The infants in our care are exposed to a wide variety of toys, tools, and activities to engage their interest, make the day fun, and help them develop physically and cognitively.
Incorporating reading, music, and developmental play into responsive care giving helps infants begin to acquire language skills and understand concepts such as trust, time, cause and effect, and self-identity.
In an open cushioned area, younger infants are able to practice lifting their heads, rolling over and from side to side, sitting with support, hand clasping, and kicking. Moving objects and colorful toys are placed to help infants develop visual focus, tracking, and hand-eye coordination.
Sensory stimulation sparks infants’ cognitive development. Rattles and dumping toys give them auditory stimulation and begin to teach them cause and effect. Teachers play or sing variously upbeat or soothing music throughout the day during feeding time, playtime, and diaper changing time. During playtime, babies are encouraged to move their legs and arms to the beat of the music.
Cradling and comforting babies is a major priority in the infant room. Having their needs met by compassionate caregivers helps infants learn trust, advancing their social and emotional growth.
Older infants use our open cushioned area for physical play such as crawling on their stomach and creeping on their hands and knees. They can also sit while playing with balls, sensory and teething toys, stuffed animals, and electronic learning toys that promote thumb and forefinger practice. The area also offers babies the opportunity to pull themselves up, stand holding onto padded equipment, and begin walking without fear of falling on a hard surface.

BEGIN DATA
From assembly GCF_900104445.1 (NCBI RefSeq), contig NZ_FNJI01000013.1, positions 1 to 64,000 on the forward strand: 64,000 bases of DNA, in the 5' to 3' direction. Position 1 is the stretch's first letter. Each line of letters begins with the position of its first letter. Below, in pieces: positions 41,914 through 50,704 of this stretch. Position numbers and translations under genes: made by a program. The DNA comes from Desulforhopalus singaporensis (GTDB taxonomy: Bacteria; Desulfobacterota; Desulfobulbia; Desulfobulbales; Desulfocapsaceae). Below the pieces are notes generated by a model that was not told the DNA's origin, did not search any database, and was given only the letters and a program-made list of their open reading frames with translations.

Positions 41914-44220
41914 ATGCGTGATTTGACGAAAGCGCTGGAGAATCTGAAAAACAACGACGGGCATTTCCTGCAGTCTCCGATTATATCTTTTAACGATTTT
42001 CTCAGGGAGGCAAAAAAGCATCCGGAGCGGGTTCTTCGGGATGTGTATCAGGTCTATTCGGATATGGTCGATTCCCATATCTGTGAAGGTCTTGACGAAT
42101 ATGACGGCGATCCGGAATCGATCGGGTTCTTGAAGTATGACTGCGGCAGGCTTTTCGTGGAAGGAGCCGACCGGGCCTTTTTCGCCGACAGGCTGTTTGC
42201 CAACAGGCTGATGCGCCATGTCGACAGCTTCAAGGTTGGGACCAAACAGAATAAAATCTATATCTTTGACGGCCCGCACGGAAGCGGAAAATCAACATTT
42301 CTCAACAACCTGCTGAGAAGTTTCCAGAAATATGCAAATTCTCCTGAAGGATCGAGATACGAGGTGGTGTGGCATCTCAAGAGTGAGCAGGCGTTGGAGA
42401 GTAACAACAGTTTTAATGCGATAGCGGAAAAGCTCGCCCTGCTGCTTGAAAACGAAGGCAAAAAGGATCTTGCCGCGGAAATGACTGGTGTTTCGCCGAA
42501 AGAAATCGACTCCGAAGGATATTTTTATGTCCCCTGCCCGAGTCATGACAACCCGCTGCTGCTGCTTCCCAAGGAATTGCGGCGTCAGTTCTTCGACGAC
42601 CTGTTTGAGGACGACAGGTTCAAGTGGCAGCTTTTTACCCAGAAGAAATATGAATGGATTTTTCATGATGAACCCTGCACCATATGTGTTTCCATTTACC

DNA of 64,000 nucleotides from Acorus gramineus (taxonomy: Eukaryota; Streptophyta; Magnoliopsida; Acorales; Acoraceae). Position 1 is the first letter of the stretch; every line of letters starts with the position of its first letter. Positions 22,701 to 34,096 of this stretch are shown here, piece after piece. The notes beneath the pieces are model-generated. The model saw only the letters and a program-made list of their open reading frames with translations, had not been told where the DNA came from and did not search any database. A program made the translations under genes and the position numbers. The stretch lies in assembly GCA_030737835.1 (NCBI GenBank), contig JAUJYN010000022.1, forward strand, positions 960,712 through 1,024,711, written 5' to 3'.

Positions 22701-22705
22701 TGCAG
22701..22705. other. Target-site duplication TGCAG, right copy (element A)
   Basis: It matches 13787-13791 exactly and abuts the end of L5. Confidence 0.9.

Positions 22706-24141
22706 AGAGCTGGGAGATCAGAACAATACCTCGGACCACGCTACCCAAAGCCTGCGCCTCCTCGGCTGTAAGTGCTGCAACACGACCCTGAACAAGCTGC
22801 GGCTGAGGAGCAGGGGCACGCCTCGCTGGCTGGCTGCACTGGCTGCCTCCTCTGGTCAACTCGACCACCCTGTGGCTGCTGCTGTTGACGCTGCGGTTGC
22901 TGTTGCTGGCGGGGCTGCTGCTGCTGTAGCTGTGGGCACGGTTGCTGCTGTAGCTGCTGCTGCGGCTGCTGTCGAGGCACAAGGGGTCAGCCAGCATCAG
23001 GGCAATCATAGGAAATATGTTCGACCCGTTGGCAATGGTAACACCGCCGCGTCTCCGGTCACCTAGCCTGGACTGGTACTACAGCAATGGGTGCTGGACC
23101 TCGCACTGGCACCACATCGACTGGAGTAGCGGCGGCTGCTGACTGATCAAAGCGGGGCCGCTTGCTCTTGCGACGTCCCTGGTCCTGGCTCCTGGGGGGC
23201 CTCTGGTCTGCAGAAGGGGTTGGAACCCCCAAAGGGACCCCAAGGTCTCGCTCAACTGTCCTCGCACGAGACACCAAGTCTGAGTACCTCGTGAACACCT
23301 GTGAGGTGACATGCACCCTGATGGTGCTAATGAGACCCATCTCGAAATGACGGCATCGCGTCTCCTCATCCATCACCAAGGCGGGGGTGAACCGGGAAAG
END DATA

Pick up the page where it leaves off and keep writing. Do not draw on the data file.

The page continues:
Teachers patiently encourage older infants to repeat the process of throwing or dropping objects to learn cause and effect, while mirror play helps them develop self-identity. Eating and nap time begin to occur at regular times based on the baby’s needs. Cups and eating utensils are introduced to have babies become more self-sufficient in feeding themselves.
At this age, infants begin to play independently and eye contact begins to replace some of the physical contact that younger infants seek. Older infants are encouraged to repeat two-syllable sounds and begin to practice making sounds into understandable words. Reading time, including books designed for handling by infants, engages all five senses.
Older infants also begin to test their boundaries by learning what is and is not allowed. Teachers make clear what is acceptable by modeling appropriate behavior. Verbal praise helps older infants learn to respond to their name and develop confidence in their abilities.